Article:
Vertebral fractures in elderly persons - information, diagnosis and treatment options
What are the causes of spine fractures in elderly persons?
Even older people can suffer from a vertebral fracture as a result of a serious accident or a fall from a great height. These fractures must principally be treated the same way as they are treated in younger people.
Because of the aging process, especially women experience bone loss (osteoporosis) that may cause vertebral fractures but also minor injuries. Under certain circumstances it is already sufficient to bend over for some object or just to turn around in bed! These vertebral fractures are not unstable and the risk of damage to the spinal cord is very low. However, these fractures can cause severe pain and deformity of the spine. The real danger resulting from this, is that the pain can mean for an elderly person to be bound to the bed and being deprived from normal mobility. Prolonged bed rest may lead to complications, such as pneumonia or deep vein thrombosis. Therefore, it must be the goal of any treatment to restore a pain free mobilization of the affected person as quickly as possible.
Can a vertebral fracture suffered by an elderly person be treated the same way as a fracture suffered by a younger person?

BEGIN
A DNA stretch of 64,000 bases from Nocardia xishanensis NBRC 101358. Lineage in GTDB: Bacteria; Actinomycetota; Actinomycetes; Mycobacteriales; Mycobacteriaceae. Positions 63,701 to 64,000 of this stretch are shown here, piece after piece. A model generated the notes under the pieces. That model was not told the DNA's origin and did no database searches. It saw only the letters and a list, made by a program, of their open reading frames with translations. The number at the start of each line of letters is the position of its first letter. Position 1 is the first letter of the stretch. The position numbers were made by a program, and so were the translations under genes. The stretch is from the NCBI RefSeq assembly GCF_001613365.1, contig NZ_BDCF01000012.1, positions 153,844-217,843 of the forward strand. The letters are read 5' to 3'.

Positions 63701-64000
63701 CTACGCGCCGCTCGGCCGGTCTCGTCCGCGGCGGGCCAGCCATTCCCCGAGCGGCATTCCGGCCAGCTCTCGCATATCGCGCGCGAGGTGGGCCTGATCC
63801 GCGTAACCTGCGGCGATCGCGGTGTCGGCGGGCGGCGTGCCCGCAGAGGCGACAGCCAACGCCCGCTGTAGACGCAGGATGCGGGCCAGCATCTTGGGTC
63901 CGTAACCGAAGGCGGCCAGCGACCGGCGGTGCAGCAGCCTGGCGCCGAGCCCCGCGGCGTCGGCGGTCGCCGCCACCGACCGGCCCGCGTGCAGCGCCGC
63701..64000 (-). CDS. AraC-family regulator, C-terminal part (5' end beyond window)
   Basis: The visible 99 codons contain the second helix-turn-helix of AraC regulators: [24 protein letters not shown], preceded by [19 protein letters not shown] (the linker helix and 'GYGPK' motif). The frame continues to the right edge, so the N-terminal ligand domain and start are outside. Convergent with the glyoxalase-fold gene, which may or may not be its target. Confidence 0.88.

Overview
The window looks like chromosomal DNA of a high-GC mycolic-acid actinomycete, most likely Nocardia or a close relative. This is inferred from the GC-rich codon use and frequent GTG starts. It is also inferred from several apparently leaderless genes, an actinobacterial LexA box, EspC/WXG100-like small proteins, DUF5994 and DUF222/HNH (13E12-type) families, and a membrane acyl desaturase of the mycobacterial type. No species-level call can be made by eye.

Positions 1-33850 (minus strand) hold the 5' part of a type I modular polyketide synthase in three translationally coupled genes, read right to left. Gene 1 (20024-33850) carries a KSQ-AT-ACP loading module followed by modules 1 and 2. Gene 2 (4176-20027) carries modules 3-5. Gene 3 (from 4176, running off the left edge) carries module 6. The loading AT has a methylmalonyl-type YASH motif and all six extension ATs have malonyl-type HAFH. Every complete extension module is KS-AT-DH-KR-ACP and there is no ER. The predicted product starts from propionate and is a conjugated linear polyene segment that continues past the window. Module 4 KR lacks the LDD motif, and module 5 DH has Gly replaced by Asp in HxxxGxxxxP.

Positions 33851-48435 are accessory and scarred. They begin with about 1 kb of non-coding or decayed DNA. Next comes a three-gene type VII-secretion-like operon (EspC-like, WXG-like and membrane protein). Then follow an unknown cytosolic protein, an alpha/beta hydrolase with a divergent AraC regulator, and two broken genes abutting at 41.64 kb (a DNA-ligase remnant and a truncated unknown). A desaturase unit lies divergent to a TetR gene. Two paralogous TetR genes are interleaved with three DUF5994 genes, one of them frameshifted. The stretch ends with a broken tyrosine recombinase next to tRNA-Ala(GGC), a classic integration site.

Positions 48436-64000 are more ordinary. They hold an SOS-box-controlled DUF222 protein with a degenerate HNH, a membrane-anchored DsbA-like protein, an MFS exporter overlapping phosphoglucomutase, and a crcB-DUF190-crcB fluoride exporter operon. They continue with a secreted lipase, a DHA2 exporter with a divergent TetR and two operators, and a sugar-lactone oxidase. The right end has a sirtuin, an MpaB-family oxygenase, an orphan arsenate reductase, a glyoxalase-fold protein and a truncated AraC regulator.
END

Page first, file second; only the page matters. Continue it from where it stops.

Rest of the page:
The answer is no! Due to the in relation to young people significantly reduced bone quality of the spine, the surgeon is faced with the problem of finding sufficient bony anchorage for most of its implants. The screws and plates tear and cannot hold the break.
In these cases, the specialist must manage the surgery by a) using more screws to achieve a higher strength of the implants. However, also this method leads to a stiffening of several motion segments, which negatively affects the mobility of the spine; b) by using bone cement for solidly anchoring the implants into the bone. These implants have been available only for about three years and they represent a milestone in the management of vertebral fractures in older people.
How are vertebral fractures treated in elderly persons?
Whenever possible, a vertebral fracture suffered by older persons should be treated conservatively. The conservative treatment provides sufficient relieve of pain by means of pain medication and gentle gradual mobilization together with a stress-free movement of the back. Under certain circumstances, a stabilizing brace is very useful. An X-ray follow-up will show whether the vertebral fracture heals during treatment, or if there has been an increase of the possible resulting deformity.
What is Kyphoplasty?
If, regardless of medication, normal mobilization of the patient cannot be restored due to the pain, an option is kyphoplasty. This is a relatively low-risk method to stabilize the vertebral body and to reduce the pain. In this procedures, two balloons are inserted and inflated in the vertebral body through two small incisions. This way, the vortex can be slightly raised and the bone in the interior of the vortex is compressed around the balloon and "compacted.” Then the balloons are deflated again and removed. The resulting cavity is filled with liquid bone cement, which solidifies within a few minutes. The vertebral fracture can be stabilized and the pain caused by the fracture is quickly relieved. This procedure allows the patient to be mobilized more easily.